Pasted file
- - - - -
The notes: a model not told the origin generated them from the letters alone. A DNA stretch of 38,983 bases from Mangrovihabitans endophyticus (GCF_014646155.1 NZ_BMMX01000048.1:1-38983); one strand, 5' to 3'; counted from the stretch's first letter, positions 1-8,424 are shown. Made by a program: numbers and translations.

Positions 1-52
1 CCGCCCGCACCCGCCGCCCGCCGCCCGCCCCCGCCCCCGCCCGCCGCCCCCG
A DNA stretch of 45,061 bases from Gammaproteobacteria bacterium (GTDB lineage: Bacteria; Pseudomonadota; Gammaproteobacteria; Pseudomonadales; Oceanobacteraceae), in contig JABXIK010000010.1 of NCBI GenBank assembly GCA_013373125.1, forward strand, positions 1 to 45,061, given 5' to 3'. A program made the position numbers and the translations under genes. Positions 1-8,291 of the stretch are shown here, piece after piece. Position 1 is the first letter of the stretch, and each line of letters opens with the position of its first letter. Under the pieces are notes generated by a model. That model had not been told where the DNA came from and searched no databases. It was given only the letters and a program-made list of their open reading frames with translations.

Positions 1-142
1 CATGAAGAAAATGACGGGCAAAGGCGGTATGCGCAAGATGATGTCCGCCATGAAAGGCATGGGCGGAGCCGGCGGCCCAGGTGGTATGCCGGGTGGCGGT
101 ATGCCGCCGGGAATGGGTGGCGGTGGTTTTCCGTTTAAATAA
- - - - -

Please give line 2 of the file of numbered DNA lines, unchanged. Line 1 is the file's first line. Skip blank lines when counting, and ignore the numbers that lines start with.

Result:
Positions 1-52